Oblong Industries recently unveiled its new "spatial operating environment," a computer interface that lets you pluck, stroke, and shuffle onscreen data with nothing but a pair of gloves. If you've ever wanted to punch the Internet, that day is approaching.
A few days ago, at the 2010 TED conference, Oblong, an L.A.-based software development company, debuted its flagship "g-speak" technology. In this clip, and in others at Oblong's Vimeo channel, you can get a sense of what g-speak is all about. The "monitor" is projected on a flat surface, and instead of using a mouse and keyboard, you wear gloves. Onscreen, the information responds to your gestures. In Oblong's demo videos, a user scrolls through data, tweaks photos, and fast-forwards and pauses film footage, all by waving his hands around like a flight attendant pointing out emergency exits.
Oblong likes to compare its remote-manipulation graphics displays to the ones seen in "Minority Report," a film on which Oblong co-founder John Underkoffler served as science adviser. It's an apt point of reference, though we've also seen poke-at-the-air computer screens in "Avatar," "Iron Man" (which Underkoffler also consulted on), and countless other movies. Still, that doesn't make it any less impressive when, for example, an Oblong rep, using only gestures, pauses a movie clip of two trucks speeding down the highway, extracts one of the trucks, and moves it onto another screen.
Tech bloggers have mostly fallen over themselves to praise Oblong's interface—MG Siegler at TechCrunch said that if "the iPad is Step 1 in the future of computing," then "this is Step 2." Henry Blodget at Business Insider was less enamored, calling g-speak "such a load of crap" (shout-out?) and guessing that it would only be useful in "some highly special applications—collaborative presentations, perhaps."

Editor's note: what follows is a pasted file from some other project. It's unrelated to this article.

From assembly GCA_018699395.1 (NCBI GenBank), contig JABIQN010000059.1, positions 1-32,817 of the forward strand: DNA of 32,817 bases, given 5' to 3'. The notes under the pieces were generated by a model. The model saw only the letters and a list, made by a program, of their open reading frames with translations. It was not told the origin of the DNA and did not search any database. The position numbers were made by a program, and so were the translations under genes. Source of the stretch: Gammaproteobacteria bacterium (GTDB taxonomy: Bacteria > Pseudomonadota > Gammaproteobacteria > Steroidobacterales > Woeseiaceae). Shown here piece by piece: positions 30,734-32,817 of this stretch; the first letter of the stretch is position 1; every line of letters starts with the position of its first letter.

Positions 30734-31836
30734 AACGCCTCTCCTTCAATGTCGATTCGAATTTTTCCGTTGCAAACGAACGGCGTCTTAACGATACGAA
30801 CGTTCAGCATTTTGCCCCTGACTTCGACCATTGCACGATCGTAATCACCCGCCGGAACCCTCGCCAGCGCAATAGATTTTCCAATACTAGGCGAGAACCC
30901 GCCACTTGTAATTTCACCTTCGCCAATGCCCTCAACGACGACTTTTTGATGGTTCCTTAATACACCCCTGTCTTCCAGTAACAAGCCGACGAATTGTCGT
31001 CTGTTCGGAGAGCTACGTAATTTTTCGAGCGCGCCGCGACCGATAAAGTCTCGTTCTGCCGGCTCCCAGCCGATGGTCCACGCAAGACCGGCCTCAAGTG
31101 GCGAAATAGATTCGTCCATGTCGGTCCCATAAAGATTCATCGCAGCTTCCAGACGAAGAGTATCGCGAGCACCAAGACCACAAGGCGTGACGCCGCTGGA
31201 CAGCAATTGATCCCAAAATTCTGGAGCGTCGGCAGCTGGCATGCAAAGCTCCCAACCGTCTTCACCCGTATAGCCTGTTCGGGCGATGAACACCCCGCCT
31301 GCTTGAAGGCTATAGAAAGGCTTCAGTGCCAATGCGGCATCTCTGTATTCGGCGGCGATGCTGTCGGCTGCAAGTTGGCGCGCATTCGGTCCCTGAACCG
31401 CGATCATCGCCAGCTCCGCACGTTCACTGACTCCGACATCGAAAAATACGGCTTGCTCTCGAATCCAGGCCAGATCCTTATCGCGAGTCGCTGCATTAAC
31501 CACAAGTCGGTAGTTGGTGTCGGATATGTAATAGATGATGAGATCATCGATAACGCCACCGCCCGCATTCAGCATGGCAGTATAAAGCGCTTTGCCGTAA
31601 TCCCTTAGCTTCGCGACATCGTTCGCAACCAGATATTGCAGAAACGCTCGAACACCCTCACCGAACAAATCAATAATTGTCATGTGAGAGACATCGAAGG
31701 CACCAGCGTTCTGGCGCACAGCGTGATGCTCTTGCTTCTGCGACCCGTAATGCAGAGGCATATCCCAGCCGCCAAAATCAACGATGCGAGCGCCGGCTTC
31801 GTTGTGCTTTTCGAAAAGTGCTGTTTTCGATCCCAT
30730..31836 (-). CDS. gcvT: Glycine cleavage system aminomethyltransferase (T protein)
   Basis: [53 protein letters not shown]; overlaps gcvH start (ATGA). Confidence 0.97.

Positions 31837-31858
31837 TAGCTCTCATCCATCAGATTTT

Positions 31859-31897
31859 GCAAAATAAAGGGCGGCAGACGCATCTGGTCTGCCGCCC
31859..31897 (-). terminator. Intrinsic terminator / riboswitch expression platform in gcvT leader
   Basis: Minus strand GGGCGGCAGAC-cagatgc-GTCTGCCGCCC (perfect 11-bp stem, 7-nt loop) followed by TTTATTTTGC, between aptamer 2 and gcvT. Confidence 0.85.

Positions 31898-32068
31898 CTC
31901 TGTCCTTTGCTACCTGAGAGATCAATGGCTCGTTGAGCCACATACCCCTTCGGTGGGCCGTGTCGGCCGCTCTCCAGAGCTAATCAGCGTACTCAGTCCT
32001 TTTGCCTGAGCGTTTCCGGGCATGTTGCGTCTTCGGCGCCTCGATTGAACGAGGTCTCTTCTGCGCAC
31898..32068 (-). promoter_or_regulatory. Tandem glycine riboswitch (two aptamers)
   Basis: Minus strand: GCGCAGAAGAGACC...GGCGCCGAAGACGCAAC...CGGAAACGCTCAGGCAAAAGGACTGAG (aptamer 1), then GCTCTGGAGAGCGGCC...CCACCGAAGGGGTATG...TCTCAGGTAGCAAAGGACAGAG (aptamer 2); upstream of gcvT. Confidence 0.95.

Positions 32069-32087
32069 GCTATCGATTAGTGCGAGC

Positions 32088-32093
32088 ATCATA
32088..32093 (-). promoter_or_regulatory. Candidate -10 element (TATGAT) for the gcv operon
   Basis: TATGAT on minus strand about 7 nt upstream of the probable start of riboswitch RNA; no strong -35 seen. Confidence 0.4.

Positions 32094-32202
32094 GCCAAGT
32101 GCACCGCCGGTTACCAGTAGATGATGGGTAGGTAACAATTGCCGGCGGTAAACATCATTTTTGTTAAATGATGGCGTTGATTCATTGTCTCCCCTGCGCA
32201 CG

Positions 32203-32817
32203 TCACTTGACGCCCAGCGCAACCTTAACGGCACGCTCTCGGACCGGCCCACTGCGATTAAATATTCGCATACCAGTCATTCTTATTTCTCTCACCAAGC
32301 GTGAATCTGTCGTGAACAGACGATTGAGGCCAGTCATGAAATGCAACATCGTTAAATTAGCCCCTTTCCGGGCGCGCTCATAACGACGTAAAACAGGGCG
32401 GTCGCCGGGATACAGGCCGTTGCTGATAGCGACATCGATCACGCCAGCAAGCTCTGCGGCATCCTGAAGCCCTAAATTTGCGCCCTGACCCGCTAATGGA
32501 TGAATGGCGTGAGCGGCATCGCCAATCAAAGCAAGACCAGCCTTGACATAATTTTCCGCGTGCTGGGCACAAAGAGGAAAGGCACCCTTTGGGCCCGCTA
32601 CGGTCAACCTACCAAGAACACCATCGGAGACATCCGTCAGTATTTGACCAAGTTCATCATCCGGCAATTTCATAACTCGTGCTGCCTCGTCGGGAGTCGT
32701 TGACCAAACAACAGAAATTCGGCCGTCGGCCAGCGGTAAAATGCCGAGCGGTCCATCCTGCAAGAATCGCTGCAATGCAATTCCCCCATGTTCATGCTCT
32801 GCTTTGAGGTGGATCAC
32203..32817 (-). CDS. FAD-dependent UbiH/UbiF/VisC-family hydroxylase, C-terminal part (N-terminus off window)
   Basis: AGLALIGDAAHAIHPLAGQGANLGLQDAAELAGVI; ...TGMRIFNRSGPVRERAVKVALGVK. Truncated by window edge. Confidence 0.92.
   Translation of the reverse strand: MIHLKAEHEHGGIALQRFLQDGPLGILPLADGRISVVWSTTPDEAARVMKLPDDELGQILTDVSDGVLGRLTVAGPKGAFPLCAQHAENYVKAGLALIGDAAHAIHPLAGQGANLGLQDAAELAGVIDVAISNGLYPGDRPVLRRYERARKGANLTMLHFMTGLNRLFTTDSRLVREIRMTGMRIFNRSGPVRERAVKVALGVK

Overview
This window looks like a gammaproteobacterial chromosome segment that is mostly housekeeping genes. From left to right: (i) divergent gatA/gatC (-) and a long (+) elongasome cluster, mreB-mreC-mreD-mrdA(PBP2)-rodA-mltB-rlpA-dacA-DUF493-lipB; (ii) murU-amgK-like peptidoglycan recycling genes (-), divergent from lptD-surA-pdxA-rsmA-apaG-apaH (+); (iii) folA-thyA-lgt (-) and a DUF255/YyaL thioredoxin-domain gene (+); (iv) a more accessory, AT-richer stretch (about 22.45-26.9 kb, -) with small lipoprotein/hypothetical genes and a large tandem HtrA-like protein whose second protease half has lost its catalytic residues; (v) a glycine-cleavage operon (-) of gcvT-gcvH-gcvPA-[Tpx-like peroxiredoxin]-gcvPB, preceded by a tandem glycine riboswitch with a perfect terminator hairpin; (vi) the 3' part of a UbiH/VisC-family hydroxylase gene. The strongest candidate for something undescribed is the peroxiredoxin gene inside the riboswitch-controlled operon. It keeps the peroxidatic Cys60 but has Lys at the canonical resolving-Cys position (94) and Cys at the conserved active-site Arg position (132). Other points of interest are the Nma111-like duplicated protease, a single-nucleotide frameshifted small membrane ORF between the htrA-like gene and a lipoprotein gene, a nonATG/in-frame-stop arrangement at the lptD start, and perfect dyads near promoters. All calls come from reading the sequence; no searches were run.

Blodget seems to have a point, in that waving your arms at a projection on the wall probably wouldn't be all that practical for the kind of typing-intensive work that constitutes everyday computer use for most of us. The list of special client bases currently using g-speak—corporations, the academy, the military—is exactly who you'd guess the tech would be marketed and sold to. But Underkoffler said recently that in his opinion, it's only a matter of time before you can get it in stores:
I think in five years' time, when you buy a computer, you'll get this.
Thumbs up, we guess, or high five, or A-okay. Just take the gloves off before you do any of those, lest you accidentally wipe out a year's worth of data.
Image courtesy of Oblong Industries.